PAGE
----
Do you spend more or less money on wine than the average Briton? How about takeaway coffees?
You probably already know that that daily vanilla latte you buy to get you through the morning commute tallies up to astronomical sums over the course of the year. But if you’re worried, or perhaps just curious, about how normal your spending habits are, the Office for National Statistics has just released figures that answer your question, down to wondrously minute detail.
The average UK household spends £531 per week. This is up by £7 from last year as fresh figures on household expenditure show spending is bouncing back to pre-crisis levels.
But how does that total breakdown? The ONS has put together an interactive chart you can explore yourself to see how your habits compare, whether it’s cigarettes, fizzy drinks or pet food you want to find out more about.
The average Briton takes home wine for £4 every week. But we merrily spend close to twice that amount in pubs and bars, with the average spend on alcoholic drinks outside the home reaching £7.20.
As for takeaway drinks and snacks, we spend an average of £4.40 weekly, meaning that - depending, of course, on your drink of choice - anything more than two or perhaps three visits to Pret in a week will put your spending beyond the national average.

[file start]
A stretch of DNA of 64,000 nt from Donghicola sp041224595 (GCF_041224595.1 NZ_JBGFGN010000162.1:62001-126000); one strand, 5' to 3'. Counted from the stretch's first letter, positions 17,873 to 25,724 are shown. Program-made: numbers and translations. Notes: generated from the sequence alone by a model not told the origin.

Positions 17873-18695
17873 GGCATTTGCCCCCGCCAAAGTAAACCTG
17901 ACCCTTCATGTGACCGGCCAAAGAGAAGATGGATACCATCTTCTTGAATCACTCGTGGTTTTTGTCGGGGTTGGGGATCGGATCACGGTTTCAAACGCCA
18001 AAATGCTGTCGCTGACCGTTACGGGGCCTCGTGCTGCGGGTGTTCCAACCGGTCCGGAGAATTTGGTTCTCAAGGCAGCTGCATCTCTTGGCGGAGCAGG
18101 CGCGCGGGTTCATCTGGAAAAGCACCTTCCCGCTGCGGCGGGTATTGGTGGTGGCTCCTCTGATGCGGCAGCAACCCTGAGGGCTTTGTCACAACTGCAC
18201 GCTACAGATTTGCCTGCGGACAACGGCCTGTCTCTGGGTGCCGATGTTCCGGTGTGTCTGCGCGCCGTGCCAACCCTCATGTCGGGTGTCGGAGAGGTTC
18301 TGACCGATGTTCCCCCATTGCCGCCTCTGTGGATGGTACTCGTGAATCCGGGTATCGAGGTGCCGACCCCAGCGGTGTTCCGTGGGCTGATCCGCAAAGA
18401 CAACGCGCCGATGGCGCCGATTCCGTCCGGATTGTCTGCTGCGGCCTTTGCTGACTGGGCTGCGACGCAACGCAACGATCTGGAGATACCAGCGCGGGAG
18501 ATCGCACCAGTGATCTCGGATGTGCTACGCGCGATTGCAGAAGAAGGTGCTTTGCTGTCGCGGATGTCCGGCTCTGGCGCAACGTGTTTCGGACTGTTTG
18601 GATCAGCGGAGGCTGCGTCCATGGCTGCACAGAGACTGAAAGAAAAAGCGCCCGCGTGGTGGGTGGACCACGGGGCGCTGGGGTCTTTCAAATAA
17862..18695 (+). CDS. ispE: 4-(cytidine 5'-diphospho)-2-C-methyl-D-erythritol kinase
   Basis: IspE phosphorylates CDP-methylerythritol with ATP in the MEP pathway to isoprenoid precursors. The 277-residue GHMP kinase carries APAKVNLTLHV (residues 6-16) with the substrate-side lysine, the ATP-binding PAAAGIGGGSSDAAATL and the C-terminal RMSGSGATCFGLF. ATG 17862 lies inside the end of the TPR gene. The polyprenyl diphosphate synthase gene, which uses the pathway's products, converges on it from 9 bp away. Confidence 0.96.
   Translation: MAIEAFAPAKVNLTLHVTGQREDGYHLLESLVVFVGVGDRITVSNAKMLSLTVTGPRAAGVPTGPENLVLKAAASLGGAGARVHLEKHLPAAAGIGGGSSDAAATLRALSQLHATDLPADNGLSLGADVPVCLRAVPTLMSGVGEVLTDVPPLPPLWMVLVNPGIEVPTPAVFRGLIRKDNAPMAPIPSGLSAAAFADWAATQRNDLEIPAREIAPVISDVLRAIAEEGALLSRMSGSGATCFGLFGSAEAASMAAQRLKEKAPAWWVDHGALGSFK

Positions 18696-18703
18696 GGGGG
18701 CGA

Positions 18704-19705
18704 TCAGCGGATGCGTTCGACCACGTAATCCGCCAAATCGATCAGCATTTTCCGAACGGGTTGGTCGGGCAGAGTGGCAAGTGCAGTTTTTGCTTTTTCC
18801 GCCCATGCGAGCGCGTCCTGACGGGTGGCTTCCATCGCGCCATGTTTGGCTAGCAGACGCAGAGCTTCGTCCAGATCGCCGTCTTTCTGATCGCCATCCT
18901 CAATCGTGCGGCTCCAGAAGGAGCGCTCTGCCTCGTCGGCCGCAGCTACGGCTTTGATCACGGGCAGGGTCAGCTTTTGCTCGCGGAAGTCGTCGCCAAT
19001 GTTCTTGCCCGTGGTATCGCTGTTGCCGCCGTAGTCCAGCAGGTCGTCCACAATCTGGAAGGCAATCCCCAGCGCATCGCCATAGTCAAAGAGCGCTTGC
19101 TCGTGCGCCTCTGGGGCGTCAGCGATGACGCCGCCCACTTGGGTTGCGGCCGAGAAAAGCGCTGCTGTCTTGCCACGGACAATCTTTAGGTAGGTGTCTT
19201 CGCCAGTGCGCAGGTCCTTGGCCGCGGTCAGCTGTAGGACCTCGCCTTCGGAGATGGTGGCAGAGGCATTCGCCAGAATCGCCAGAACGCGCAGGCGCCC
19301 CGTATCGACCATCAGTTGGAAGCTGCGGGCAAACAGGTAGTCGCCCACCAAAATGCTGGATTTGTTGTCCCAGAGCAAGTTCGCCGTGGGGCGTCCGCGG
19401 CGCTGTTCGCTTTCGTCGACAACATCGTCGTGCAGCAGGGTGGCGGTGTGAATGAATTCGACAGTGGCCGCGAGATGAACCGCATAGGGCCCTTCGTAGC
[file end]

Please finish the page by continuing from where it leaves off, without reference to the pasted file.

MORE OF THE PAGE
Intriguingly, we’re spending more on chocolate (£1.90) than we do on either newspapers (£1.60) or concerts and theatre tickets (£1.40).
The lion’s share of our money goes towards inescapable costs like rent and commuting. Transport is the biggest cost at £74.80 a week, but other (boring) costs like housing and fuel are also a big chunk of our total spend.
But it’s not all gloom, doom and fuel costs. Happily, we’re increasingly spending money on recreation and culture, which the ONS calls a “sign of recovery” from a low during the economic downturn.
Leisure spending has soared by 27 per cent in 10 years. The category includes everything from cinema, theatre and museums (£2.80) to games and hobbies (£2.40) and pets (£4.30).
These average figures, however, mask huge divides. Londoners, for instance, spend £616.30, nearly an extra £100 a week against the national average, making them the country’s biggest spenders.
Also, the poorest 10 per cent of households spent just £188.50 a week, mostly going towards essential costs like housing and food, while the highest earning 10 per cent spent over six times as much.
The wealthiest Britons’ average spending comes in at a whopping £1.143.40 per week.